Summary and Info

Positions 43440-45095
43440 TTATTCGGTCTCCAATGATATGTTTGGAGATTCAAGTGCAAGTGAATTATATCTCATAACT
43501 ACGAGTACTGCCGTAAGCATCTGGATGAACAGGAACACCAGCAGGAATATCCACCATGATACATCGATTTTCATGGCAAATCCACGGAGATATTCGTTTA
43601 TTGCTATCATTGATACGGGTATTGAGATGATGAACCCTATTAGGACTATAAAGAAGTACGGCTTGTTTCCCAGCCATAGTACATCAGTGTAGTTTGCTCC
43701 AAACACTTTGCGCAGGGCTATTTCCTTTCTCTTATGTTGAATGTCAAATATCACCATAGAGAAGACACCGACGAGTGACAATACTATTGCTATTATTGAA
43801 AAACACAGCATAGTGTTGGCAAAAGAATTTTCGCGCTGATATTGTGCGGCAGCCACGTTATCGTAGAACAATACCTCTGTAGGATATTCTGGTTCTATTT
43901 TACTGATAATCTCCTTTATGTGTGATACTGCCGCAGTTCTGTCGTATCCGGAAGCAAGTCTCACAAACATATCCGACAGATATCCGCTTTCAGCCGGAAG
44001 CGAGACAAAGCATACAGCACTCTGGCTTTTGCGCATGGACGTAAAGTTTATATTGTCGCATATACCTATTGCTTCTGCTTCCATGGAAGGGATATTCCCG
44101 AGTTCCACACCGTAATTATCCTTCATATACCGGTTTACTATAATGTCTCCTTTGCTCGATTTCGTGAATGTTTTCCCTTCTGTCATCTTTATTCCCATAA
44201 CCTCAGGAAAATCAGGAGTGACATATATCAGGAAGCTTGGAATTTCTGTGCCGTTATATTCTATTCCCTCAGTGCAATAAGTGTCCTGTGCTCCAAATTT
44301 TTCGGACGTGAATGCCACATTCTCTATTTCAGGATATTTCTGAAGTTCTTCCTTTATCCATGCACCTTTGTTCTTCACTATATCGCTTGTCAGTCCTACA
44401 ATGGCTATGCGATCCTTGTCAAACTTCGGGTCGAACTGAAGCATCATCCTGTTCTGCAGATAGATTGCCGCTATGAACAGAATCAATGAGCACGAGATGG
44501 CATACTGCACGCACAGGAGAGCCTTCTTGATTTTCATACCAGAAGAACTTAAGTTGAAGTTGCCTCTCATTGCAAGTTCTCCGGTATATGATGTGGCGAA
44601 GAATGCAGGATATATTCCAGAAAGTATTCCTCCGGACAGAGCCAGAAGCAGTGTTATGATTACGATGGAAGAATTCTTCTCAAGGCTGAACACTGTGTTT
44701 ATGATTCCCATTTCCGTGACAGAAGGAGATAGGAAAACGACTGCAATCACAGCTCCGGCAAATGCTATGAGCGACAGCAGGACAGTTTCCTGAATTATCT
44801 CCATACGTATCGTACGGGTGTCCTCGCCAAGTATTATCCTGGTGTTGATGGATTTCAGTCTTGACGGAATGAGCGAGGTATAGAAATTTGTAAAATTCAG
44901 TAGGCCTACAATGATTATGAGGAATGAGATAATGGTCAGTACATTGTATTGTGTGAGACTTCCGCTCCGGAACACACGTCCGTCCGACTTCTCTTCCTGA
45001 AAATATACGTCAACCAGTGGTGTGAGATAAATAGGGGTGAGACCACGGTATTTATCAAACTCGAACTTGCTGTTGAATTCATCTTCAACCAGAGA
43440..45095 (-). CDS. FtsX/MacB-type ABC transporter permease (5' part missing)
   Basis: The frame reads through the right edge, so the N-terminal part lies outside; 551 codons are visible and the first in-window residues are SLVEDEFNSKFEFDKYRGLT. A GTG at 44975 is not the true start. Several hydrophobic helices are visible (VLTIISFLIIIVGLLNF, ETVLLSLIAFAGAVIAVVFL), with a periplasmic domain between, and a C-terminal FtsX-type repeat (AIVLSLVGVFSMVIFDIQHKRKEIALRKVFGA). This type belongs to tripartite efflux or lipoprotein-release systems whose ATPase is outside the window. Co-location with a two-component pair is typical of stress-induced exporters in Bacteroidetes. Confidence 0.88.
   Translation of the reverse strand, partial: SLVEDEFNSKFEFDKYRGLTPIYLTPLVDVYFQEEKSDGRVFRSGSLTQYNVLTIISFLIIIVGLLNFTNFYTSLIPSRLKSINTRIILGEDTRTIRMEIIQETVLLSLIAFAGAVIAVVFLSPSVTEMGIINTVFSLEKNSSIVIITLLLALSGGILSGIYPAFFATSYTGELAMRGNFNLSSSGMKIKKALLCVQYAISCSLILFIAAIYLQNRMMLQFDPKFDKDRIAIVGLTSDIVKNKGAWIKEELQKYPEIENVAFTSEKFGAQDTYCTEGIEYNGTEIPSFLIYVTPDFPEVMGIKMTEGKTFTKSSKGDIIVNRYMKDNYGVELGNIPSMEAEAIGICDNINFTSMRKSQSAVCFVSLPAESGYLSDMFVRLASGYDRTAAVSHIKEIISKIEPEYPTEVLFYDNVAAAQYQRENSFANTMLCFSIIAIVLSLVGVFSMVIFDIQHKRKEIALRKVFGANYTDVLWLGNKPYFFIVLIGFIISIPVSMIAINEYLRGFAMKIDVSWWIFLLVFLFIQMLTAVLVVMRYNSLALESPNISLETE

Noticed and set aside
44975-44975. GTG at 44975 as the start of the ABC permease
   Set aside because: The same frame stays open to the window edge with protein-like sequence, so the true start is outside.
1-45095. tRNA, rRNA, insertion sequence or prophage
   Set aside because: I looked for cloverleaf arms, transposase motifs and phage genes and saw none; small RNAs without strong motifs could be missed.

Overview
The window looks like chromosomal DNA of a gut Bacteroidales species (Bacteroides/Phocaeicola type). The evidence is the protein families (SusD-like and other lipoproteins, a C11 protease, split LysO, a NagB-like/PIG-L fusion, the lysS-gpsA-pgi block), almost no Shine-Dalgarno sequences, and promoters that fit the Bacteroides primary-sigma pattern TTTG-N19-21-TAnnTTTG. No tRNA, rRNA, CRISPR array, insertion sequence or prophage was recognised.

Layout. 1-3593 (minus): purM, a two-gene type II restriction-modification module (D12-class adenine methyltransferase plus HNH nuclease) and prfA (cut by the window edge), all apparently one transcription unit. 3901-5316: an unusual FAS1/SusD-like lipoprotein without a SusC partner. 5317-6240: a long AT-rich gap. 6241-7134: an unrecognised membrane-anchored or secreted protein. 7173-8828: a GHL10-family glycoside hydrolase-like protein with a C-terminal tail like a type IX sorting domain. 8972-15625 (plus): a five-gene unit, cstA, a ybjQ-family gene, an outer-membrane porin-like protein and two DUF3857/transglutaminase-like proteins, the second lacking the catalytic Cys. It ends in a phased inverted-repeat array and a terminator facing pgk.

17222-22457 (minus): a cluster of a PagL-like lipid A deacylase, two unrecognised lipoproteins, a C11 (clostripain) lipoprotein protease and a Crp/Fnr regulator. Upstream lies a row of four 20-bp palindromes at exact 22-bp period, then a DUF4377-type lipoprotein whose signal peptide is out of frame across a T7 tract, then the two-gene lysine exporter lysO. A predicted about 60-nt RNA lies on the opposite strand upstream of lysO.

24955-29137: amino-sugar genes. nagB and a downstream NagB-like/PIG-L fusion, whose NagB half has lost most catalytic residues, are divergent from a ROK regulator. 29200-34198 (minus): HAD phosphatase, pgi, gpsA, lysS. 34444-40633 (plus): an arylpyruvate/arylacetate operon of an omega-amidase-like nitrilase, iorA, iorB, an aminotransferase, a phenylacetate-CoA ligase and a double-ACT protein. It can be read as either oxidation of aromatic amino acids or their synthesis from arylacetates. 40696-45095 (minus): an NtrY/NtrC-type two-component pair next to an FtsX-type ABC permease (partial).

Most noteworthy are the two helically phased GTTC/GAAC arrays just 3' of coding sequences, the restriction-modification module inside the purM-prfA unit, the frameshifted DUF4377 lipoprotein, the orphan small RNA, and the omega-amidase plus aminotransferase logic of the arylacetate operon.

1786, Jerusalem College, Cambridge The ghost of Sylvia Whichcote is rumored to be haunting Jerusalem ever since student Frank Oldershaw claimed to have seen the dead woman prowling the grounds and was locked up because of his violent reaction to these disturbed visions. Desperate to salvage her son’s reputation, Lady Anne Oldershaw employs John Holdsworth, author of The Anatomy of Ghosts—a stinging account of why ghosts are mere delusion—to investigate. But his arrival in Cambridge disrupts an uneasy status quo as he glimpses a world of privilege and abuse, where the sinister Holy Ghost Club governs life at Jerusalem more effectively than the Master, Dr. Carbury, ever could. And when Holdsworth finds himself haunted—not only by the ghost of his dead wife, Maria, but also by Elinor, the very-much-alive Master’s wife—his fate is sealed. He must find Sylvia’s murderer, or else the hauntings will continue. And not one of this troubled group will leave the claustrophobic confines of Jerusalem unchanged. CWA Cartier Diamond Dagger winner Andrew Taylor returns with an outstanding historical novel that will simultaneously keep the reader riveted, and enchant with its effortless elegance. “No one brings the past to life like Andrew Taylor. This is a double treat—a taut, psychological thriller coupled with a journey to an exquisitely detailed eighteenth century.” —Rhys Bowen, Agatha and Anthony–winning author of the Molly Murphy and Royal Spyness historical mysteries“Despite the malodorous chamber pots, jaded blue bloods, would-be scholars, and dissolute drinking clubs of an often-squalid eighteenth-century Cambridge, Andrew Taylor has fashioned a delicate mystery in which human desire balances idealism on the knife edge of self-interest. Intelligent and thoroughly entertaining.” —Margaret Maron, author of Bootlegger’s Daughter and Christmas Mourning “How to drown and how to live thereafter: that’s what this book is about. Madness and sanity in the 18th century, where intellectual sophistication lives alongside barbarity in a Cambridge college of scholars, louche young gamblers, invalids, and men who collect the turds. “Do not ignore a single character in this marvellous book. Each has his or her place, and every one of them is subversive, by accident or design. Put this meld into the hands of one of the greatest and most erudite of storytellers, and you have an explosive time bomb of scents and smells, lust and longing, frailty and strength. Add in the sheer elegance of the prose and you get what you have, a page-turning masterpiece. “Andrew Taylor is a fine novelist, who happens to be a crime novelist, but he is a novelist first and last, one of the greatest of his generation.” —Frances Fyfield, winner of Silver and Gold Dagger awards in England, Roman Policiere in France
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